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To Harmonize, or Not to Harmonize

The Challenge: The orchestration of supplier management processes spanning global, local, and cross-functional organizations.

More often than not, we hear from organizations that they want to establish a “global process” as it may relate to specific supplier management initiatives; however, the “one process fits all” concept is never realized, as decentralized/local (e.g., country, business unit/division, plant, etc.) requirements create a large number of variations and permutations to the “global process”.

Can you imagine one workflow to handle all the permutations, regardless of supplier management initiative? Take an onboarding as an example. How would the process start to vary based on:

·       The supplier type (e.g., long-term, single buy, etc.)?

·       The commodity/service being purchased?

·       The requestor?

·       The business unit, or location, using the supplier?

·       The supplier location?

The list goes on, and on – and, if each represents a branch in a workflow, how quickly will this process flow become overwhelming? Better yet, what happens when there is a change in process, even minor, or an organizational restructure?

I wonder if Heraclitus was thinking about business when he stated, “the only thing that is constant is change”? One process cannot fit all, and trying to harmonize all the global and local needs under one umbrella is a prime example of futility, like trying to build a sandcastle between waves.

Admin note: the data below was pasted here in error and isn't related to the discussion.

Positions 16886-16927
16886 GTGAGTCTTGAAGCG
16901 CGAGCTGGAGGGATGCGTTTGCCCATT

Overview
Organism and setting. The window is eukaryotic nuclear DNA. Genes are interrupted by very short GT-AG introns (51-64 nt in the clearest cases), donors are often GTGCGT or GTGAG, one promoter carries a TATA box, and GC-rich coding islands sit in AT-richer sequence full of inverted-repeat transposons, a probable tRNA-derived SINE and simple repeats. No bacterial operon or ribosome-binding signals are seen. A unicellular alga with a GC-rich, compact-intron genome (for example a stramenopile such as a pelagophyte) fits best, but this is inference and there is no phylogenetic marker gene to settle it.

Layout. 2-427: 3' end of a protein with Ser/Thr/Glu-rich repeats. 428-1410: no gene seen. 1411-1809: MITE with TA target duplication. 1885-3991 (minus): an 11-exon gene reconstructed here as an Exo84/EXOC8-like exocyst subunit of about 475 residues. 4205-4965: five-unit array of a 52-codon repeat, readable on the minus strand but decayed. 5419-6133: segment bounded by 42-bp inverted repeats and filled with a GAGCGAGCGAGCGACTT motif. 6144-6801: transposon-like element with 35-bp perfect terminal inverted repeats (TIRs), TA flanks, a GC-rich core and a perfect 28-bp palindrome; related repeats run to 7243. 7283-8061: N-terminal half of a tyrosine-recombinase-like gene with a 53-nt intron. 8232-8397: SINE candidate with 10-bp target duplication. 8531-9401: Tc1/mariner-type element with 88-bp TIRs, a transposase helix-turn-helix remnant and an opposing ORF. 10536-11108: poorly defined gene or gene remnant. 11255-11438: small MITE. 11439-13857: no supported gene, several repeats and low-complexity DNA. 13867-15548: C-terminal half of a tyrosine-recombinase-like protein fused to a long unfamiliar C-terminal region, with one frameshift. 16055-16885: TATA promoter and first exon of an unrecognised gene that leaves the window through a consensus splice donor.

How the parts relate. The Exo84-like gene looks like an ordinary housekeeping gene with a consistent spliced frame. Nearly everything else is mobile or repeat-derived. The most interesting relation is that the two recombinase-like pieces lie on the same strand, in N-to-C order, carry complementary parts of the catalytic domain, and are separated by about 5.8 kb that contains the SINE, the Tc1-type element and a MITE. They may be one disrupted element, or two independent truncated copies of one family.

What if…

Processes were managed in a matrix, and the intersection of the nodes represents the various needs: by region, by country, by business unit, by commodity, etc.

What if…

Supplier Information Management solutions could leverage global processes which automatically inherit to lower levels, yet enable the local organizations to easily extend with their requirements (nodes) without affecting others?

Would it be possible, then, to: enforce global requirements; adapt for local needs; and easily change your processes, as your needs/organization changes?

There is a better way – and an attempt to harmonize is just futile.

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